LONDON (Dow Jones)--Why is Wal-Mart letting its U.K. supermarket chain Asda lose ground to Sainsbury?
Probably because it realizes retailing fashions change, and it's been busy thinking about some new strategies.
At 17%, Asda's U.K. market share is only fractionally ahead of third-place Sainsbury. Both trail leader Tesco's a 30%.
Asda remains committed to expansion and says it plans to take on an additional 7,000 staff in the U.K. to man 25 new outlets and improve service at the existing 315 stores.
That's fine, provided they've done their homework and the locations are good. But assuming these new stores come in the usual Asda format, and probably won't be far from one of the big competitors, Asda could be accused of pouring good money after bad - if this is the only idea for further expansion.
What it really needs is some kind of new format to attract shoppers. After all, the U.K. grocery market is saturated, and there are already far too many big stores. It's hardly a growth market, either.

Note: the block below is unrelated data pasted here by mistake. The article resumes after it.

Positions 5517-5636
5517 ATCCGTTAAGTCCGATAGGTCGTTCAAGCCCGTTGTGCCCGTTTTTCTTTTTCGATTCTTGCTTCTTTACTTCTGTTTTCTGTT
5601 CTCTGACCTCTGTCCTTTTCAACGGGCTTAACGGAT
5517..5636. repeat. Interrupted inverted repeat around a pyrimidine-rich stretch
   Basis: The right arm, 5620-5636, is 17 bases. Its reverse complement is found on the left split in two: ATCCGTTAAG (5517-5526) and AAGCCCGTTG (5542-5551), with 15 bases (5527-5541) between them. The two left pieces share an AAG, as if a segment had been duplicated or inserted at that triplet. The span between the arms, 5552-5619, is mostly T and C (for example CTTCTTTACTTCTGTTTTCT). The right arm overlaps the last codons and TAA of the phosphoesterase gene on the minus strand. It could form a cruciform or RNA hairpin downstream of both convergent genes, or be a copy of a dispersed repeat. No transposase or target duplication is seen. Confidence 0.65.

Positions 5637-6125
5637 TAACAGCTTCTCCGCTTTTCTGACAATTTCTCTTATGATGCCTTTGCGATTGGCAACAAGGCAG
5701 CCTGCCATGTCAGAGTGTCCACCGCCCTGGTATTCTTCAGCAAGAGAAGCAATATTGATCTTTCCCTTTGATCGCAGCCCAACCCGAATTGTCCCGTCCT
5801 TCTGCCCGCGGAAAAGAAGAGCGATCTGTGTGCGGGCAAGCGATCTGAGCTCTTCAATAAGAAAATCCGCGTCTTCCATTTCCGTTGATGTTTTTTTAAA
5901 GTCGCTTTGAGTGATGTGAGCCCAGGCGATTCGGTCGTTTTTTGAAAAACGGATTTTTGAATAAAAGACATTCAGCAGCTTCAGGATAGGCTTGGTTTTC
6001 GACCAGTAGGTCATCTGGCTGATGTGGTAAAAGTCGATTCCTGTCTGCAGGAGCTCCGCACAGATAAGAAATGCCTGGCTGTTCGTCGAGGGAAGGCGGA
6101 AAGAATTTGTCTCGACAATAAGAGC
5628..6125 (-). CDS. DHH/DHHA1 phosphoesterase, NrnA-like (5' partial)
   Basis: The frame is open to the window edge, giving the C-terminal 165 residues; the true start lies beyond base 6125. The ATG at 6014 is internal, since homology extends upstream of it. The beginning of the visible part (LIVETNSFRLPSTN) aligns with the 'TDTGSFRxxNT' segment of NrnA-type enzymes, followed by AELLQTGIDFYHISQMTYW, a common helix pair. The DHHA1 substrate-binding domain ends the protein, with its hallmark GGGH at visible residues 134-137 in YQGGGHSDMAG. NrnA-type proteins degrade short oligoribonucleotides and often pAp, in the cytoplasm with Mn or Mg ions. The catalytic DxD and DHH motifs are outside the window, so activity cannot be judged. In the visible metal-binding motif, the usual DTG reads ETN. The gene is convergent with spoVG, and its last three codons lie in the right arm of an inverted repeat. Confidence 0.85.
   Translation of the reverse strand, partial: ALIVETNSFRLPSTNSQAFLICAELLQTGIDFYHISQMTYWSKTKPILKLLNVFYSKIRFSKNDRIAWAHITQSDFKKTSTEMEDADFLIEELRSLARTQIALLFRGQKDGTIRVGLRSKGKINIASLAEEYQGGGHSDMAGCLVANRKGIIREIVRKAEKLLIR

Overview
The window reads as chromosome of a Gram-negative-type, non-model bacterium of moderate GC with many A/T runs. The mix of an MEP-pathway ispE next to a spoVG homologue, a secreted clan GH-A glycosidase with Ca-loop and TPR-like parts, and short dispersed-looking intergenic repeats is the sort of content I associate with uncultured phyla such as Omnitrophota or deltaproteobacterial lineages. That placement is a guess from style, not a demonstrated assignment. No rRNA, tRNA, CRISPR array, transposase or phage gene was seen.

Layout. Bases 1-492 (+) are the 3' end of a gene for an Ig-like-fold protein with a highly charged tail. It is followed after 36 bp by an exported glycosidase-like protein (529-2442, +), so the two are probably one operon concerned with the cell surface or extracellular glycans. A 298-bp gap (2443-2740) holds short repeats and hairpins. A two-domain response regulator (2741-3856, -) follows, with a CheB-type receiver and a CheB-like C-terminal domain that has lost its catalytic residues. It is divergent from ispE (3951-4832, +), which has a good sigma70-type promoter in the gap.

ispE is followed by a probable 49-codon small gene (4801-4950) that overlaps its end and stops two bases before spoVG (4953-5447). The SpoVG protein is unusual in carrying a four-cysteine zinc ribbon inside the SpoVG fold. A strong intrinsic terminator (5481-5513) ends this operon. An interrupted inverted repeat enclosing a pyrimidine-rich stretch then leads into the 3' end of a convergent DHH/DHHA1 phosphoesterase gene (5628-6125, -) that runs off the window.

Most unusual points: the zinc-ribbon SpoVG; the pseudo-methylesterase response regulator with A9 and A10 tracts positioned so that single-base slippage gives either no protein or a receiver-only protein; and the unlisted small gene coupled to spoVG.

And there's increasing evidence that shoppers to go local if they can, rather than at huge suburban malls - which is why Asda might actually be on to a very good thing if it choses to drive the small-format convenience stores called Asda Essentials forward.
The reason is simple: Asda's idea as we know it seems to be to offer customers a much larger convenience store than the hundreds of similar ones operated by Tesco and Sainsbury. Assume that to mean that if rolled out nationally these would carry a greater variety of goods.
If Asda can learn from customers what they want from a convenience store, it could steal a march on both Tesco and Sainsbury.
Tesco has a commanding lead in this segment - and ironically enough plans to export its success to the U.S. market, Wal-Mart's home turf. But in the U.K. Tesco's being complacent, and has been edging up prices of late. That makes it a target for competition.
As yet Asda is only dipping a toe into the U.K. convenience market, but it could be on to a winner, provided it gives shoppers speedy service, good food variety and brand selection.
It's worth a try in the U.K., as it's certainly a sector where Asda could give Tesco and Sainsbury a run for their money.
(Howard Wheeldon was a senior equities analyst for 20 years, and has been a columnist at Dow Jones for the past three years. He can be reached at +44 207-842-9251 or by e-mail: firstname.lastname@example.org)
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